By ANGELA DAWSON
Front Row Features
HOLLYWOOD—More than three decades after he crash landed a space ship on “Mork & Mindy,” launching a meteoric career, Robin Williams returns to the small screen in the new TV series “The Crazy Ones.”
This time around, Williams, who went on to become both a serious (“Good Will Hunting,” for which he won an Academy Award for Best Supporting Actor) and comedic movie star (“Mrs. Doubtfire,” “The Birdcage”), plays a very human and funny father. The sit-com, produced by David E. Kelley, premieres on CBS Thursday, Sept. 26 at 9/8c.
The 62-year-old funnyman recently spoke at the Paley Center in Beverly Hills to talk up his new series, in which he plays an ad man who runs a boutique Chicago agency with his daughter, played by Sarah Michelle Gellar.
Q: What can you tell us about “The Crazy Ones?”
Williams: It’s a father-daughter ad agency in Chicago. We are micro firm with high-end clients. I’m the idea guy, who has led a very interesting life, multiple wives, rehab. Hey, sound familiar? Sarah Michelle plays my daughter and we’re trying to keep this agency topical in the media.
Q: What’s the story behind you doing another TV series? Did you pitch them or did they pitch to you?
Williams: I was told that David Kelley wanted to meet with me so I sat down with him in San Francisco. He told me he had this idea for a series. He’s an interesting guy. He doesn’t laugh very much. I thought this is worth taking a shot. It’s a one-camera show with no audience so they shoot it like a movie. It reminds me of these old ‘40s screwball comedies. The dialogue plays so fast that sometimes they have to add more pages to the script as we’re talking so fast, which is so cool. I was in right away.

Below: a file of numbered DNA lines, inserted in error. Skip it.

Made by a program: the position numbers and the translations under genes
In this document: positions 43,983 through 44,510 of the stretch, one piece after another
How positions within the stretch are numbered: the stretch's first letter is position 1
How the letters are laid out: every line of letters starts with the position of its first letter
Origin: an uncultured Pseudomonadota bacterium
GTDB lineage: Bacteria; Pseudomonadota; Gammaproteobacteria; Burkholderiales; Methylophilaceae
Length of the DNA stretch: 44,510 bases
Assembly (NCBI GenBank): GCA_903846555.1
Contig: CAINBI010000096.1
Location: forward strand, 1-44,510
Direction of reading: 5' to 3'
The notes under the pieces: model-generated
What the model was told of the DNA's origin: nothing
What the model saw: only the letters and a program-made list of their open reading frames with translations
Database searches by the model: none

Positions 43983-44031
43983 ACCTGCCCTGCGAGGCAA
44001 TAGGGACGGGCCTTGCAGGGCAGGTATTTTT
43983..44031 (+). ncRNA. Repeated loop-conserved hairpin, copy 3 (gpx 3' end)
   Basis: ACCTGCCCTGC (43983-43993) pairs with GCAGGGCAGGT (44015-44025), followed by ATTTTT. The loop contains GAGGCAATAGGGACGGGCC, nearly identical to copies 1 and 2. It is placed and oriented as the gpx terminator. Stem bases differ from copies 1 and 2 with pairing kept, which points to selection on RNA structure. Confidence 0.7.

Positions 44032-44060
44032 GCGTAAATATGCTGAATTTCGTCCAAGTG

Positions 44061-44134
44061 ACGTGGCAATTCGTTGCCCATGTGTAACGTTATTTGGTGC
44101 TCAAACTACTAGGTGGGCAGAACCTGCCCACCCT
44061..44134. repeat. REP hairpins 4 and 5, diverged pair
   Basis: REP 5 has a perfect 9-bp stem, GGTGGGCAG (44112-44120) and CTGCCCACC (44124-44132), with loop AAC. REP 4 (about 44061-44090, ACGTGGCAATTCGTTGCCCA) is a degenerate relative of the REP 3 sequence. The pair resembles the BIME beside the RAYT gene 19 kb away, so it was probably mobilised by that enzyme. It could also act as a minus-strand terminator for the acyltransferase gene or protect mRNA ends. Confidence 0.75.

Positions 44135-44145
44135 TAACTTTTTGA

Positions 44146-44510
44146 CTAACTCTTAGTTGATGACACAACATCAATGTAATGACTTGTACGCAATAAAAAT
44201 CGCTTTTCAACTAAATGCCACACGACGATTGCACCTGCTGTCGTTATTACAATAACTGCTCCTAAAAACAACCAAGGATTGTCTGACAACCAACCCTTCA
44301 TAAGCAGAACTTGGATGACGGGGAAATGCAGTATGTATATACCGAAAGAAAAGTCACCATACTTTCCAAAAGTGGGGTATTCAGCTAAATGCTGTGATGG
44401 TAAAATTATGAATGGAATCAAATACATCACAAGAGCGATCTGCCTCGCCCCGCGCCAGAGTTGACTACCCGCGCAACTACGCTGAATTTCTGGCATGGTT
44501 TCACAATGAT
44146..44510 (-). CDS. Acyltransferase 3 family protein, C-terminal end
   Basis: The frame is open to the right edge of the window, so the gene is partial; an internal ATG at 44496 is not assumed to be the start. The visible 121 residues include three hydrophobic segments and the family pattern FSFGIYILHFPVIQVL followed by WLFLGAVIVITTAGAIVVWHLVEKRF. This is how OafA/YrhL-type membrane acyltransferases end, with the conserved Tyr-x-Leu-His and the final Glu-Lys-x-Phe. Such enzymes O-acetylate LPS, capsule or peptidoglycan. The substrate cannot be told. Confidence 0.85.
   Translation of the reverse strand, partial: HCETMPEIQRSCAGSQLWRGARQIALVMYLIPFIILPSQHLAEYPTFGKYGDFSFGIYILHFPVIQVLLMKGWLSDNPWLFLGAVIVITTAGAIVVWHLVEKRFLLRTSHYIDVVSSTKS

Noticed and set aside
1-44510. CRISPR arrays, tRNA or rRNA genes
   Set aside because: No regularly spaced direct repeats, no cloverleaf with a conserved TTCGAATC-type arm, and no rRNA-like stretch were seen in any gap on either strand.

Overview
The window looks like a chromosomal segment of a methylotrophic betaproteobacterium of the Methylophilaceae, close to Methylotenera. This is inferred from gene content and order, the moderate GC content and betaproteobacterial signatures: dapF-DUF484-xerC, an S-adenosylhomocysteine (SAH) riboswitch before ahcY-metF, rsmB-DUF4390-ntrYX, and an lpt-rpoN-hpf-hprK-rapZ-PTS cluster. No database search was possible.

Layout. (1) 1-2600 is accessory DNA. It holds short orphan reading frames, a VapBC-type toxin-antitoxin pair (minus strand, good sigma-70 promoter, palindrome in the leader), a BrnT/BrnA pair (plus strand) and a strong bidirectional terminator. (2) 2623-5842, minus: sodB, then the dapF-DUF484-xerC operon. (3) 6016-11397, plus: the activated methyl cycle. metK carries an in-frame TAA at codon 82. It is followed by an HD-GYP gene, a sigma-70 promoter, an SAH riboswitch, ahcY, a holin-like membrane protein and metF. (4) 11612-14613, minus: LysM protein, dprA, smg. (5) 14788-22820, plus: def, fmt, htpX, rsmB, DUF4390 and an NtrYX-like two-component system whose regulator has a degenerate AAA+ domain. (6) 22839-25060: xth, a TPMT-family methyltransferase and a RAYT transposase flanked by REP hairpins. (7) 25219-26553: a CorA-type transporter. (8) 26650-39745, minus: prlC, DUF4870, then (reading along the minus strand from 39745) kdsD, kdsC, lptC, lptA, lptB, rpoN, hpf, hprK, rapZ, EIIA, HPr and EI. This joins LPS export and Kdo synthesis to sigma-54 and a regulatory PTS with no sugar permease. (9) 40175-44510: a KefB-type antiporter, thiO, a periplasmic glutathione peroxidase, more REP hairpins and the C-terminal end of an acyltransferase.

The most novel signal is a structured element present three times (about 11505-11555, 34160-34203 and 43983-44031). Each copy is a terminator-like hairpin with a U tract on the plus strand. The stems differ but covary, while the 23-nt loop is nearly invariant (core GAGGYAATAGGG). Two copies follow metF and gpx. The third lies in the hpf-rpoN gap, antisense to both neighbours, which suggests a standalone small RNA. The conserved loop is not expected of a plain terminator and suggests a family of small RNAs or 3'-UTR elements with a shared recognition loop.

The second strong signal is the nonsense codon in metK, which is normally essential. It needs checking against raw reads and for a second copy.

Q: Often actors can disappear working with you …
Williams: Oh no they don’t at all. The people that I’m working with like Hamish Linklater, James Wolk, Sarah and Amanda (Setton) are a great cast of people who are as equally as funny. They can riff too so the pressure is off on that level, which is so great. Even the ad campaign (for the show) isn’t just me. It’s an agency and there are lots of other characters. They are building this rhythm around that. And that is so freeing. Television is built around that. These are characters people can relate to which is so exciting. We all have this idea of let’s make it work.
Q: When you were growing up, what TV shows did you watch?
Williams: One of the best shows I ever saw as a boy was one I watched with my dad, who was not the easiest laugh in the world. It was “The Tonight Show” with Jack Paar and Jonathan (Winters) came on wearing a pith helmet. Jack said, “What are you?” And Jonathan replied, “I’m a great white hunter.” He said, “What do you hunt?” He said, “I hunt mainly squirrels.” He said, “How do you do that?” He said, “I aim for their little nuts.” And I saw my dad just fall out of his chair, and I looked at the TV and went, “Who is this man?” After I saw (Winters) do that, I thought “Whoa,” and the fact that he made my dad laugh, that was the beginning for me.
Q: Was that when you knew you wanted to do comedy?
Williams: Jonathan planted a seed that didn’t take root until high school. I could make my mother laugh sometimes because I could do a pretty dead-on impression of my grandmother, whom I never met. That was another therapeutic moment.